reaction was “He can’t live alone.” How could he
manage without her? She was his companion in the house
they bought the year after they married nearly sixty years
ago. A typical homemaker from the 50s era, she cooked for
him, washed the laundry, managed the finances, later drove
him where he needed to go, and did a hundred other things.
Dad couldn’t live alone primarily because the stroke he
suffered nearly 15 years ago resulted in major right side
weakness. During the ensuing years, he began to depend
upon a leg brace and cane to walk and he gradually lost most
of the use of his right hand. He reluctantly gave up
driving two years ago. And we knew he would be lonely.
So we began
visiting local senior citizen and assisted living complexes,
thinking they would provide not only the basic necessities
like his meals and clean laundry, but more importantly,
companionship and social interaction as well. Our plan
was to narrow the choices to three, give him the opportunity
to visit all three and let him decide where to live.
we visited were bright and clean, some livelier than others,
with lots of seniors living in them. They were filled
mostly with women, because women tend to live longer than
men. It became clear that, despite his physical handicap,
Dad was far too well for an assisted living facility.
However, one of the problems with many of the senior
apartment complexes (as well as assisted living facilities)
was their sheer size – the walk to the dining room would
exhaust him. And, he would be moving in with complete
began to dawn on us that maybe Dad could stay in his own
we discovered he had a network of friends in his
neighborhood who were visiting him regularly, walking with
him, and bringing him things like a plant for the front
porch, a pumpkin in the fall, a meal or a dessert.
his home, we realized it was a manageable size at about
1,200 square feet, and Dad knew every inch of it. We
just needed to make it as safe and convenient as possible
for him, so he could live independently.
measure of comfort for everyone was the alarm Dad agreed to
wear. He can press the button if he needs assistance,
and the monitoring company calls one of his children and
sends EMS immediately.
and most important change, was the bathroom renovation.
Because of his right side weakness, Dad can’t maneuver his
leg to get into the tub to shower, so he would go down
stairs to the basement where there was a walk-in shower.
That was a terrible accident waiting to happen.
We hired a
contractor who was certified by the National Association of
Home Builders as an aging-in-place specialist (CAPS) to
rebuild the first-floor bathroom. He installed a
walk-in shower with grab bars and a hand-held shower; new
lighting; and made the doorway, vanity and toilet wheelchair
accessible, if that need ever comes up in the future.
to the grab bars in the bathroom, the contractor installed
several throughout the house after Dad and an occupational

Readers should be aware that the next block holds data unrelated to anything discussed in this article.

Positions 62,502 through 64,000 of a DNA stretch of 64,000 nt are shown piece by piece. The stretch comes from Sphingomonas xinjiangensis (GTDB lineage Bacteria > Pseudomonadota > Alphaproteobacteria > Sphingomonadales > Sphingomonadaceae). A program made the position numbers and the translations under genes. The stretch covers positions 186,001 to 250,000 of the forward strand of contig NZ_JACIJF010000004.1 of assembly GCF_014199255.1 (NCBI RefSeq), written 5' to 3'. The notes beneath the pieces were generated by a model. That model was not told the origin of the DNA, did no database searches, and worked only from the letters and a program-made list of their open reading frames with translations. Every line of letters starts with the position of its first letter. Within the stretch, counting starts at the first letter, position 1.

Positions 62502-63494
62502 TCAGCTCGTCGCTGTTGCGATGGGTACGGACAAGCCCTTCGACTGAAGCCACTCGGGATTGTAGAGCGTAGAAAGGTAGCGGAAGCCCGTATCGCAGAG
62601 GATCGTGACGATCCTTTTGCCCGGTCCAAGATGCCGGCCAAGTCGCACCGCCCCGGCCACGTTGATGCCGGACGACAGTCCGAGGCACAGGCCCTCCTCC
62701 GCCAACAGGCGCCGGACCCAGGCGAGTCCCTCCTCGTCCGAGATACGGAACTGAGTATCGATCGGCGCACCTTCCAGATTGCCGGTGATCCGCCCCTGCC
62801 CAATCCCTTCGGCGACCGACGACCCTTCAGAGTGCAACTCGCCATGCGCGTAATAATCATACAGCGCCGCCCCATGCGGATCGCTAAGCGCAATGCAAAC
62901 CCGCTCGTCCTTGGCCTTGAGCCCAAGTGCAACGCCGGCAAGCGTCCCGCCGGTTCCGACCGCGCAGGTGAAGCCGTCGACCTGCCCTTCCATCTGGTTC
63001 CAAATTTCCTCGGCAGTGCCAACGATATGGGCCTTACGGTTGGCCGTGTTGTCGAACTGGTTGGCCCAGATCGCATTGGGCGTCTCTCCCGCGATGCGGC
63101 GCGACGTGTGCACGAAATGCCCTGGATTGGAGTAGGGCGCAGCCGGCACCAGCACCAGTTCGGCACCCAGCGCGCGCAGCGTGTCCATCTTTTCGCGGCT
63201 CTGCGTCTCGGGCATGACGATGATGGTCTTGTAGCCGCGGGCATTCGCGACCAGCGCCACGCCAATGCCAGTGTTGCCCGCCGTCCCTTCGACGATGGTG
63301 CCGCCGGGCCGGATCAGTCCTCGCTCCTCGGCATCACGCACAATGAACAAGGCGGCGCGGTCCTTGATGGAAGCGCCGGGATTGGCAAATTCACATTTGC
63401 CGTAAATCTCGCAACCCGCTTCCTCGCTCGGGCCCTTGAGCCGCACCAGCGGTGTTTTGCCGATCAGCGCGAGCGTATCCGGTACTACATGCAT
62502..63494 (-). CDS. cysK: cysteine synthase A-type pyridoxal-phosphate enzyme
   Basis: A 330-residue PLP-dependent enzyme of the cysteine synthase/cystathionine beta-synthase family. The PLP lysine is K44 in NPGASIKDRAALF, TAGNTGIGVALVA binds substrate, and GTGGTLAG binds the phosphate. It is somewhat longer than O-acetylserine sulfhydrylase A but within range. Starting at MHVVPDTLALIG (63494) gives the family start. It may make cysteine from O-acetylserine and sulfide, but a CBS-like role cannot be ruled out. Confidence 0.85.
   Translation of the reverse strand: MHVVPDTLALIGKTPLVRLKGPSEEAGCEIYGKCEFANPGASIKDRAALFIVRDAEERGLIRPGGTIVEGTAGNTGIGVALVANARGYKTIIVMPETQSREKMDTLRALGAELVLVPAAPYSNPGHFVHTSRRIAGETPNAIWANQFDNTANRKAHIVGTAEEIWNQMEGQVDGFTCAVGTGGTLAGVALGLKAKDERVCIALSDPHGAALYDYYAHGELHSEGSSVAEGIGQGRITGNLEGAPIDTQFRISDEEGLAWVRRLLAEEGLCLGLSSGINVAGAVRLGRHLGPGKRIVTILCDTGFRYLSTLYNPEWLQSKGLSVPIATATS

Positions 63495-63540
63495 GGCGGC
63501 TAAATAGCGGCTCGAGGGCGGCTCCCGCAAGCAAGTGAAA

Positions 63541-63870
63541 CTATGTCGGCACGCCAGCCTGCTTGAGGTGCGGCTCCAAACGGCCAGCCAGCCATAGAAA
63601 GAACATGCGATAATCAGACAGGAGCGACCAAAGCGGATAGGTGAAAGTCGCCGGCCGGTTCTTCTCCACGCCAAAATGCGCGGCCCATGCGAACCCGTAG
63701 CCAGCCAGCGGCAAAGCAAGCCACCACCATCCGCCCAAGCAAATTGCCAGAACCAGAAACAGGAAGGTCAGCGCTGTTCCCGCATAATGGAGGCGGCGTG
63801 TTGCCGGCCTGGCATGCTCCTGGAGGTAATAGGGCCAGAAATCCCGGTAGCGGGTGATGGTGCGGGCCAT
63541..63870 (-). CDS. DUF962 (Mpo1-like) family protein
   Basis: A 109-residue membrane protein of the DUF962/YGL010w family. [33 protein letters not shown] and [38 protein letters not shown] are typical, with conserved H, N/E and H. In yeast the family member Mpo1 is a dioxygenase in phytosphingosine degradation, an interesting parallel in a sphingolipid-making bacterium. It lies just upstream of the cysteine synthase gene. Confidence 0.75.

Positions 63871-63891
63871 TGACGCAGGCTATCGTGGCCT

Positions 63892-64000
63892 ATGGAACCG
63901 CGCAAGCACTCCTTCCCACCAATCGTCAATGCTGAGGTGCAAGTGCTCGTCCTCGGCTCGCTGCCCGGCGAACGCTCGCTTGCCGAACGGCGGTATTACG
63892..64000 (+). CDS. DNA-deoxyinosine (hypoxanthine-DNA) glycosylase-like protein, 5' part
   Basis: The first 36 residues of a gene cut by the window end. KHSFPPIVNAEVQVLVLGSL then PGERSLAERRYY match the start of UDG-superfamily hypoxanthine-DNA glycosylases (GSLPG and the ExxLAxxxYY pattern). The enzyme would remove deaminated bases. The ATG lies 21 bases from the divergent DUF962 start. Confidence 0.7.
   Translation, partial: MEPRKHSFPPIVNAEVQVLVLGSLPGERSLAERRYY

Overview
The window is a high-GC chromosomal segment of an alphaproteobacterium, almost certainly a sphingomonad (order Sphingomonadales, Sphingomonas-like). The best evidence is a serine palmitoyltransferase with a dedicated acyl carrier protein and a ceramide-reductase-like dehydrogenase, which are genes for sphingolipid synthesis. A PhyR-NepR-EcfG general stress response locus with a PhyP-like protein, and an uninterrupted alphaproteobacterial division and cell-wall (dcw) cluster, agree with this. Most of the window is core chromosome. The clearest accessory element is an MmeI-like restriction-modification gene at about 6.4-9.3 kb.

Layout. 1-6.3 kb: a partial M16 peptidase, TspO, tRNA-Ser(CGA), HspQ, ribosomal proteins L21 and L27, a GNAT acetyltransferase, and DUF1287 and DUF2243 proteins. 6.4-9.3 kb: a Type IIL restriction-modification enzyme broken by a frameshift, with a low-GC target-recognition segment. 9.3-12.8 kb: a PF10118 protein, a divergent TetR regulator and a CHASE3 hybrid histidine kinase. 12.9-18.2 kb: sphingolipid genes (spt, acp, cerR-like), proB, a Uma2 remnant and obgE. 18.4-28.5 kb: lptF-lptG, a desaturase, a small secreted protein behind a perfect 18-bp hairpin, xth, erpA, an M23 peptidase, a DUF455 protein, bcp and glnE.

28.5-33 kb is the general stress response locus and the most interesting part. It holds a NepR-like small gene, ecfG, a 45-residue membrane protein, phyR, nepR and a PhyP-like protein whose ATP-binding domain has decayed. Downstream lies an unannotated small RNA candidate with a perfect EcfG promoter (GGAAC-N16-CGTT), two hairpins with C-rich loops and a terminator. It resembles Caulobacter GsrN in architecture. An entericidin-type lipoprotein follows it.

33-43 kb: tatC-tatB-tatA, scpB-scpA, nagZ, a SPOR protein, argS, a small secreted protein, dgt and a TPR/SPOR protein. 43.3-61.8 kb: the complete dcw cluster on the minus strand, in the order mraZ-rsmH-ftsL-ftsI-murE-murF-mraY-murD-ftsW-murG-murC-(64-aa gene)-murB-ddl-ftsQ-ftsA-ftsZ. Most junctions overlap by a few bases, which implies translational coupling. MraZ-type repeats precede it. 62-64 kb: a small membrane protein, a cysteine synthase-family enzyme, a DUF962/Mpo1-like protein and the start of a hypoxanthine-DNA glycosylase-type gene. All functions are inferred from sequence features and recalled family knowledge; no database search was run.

therapist walked through it to identify the places where he
needed them the most. The contractor jokes he could
use Dad’s house as a “grab bar showroom” for his other
has been an outstanding ally. At our request, he got
Dad into physical therapy for a “tune-up” and he had an
occupational therapist evaluate the house – all so Dad could
continue to live there independently.
Dad can cook
breakfast – he makes a mean omelet one-handed with
“Eggbeaters” – and manages lunch and dinner, but we knew
he’d appreciate meals he didn’t have to prepare, especially
home-cooked ones. “Meals on Wheels” was a possibility,
but we were particularly fortunate to find a neighbor who
was very willing to prepare dinner for Dad three nights a
week for a small fee. We pop in with a meal now and
then, as do his other neighbors, and there’s no shortage of
desserts delivered to his door.
step was to brighten up the house with new carpeting and a
fresh coat of paint. And just before the first
snowfall, Dad had a natural gas insert installed in his
fireplace in the family room. Years ago he would build
roaring fires everyone would sit around, and later, it would
be just he and mom after the kids moved out. Within
the last several years, however, they didn’t have any fires,
because it became too difficult for him to carry in the wood
and mind the fire.
Now in the
evenings, he sits in his chair and hits the remote, not just
for the television, but to turn on the fireplace – and
regulate the height of the flames. We’re not sure
which the better investment was: the renovated bathroom or
the fireplace insert.
horizon is a DVD player so he can watch M*A*S*H reruns and
other programs and movies he so enjoys. And he’s on
the waiting list for “Honor Flight” next year, a program
that transports World War II veterans to see their memorial
in Washington, D.C.
in Place in America” research study, commissioned by Clarity
and The EAR Foundation and released in October 2007, showed
that the vast majority of senior citizens want to age in
place, or grow older without having to move from their
homes. In fact, senior citizens fear the loss of
independence and moving out of their home into a nursing
home far more than death.
have been a big mistake to move our father. Even with
limited physical mobility, he stills enjoys his independence
in his own home. His house is safe and
comfortable, and he has a support network that includes his
children, neighbors, doctors and the wonders of technology.
And, there are myriad other private care agencies to help us
should we need to call on them in the future.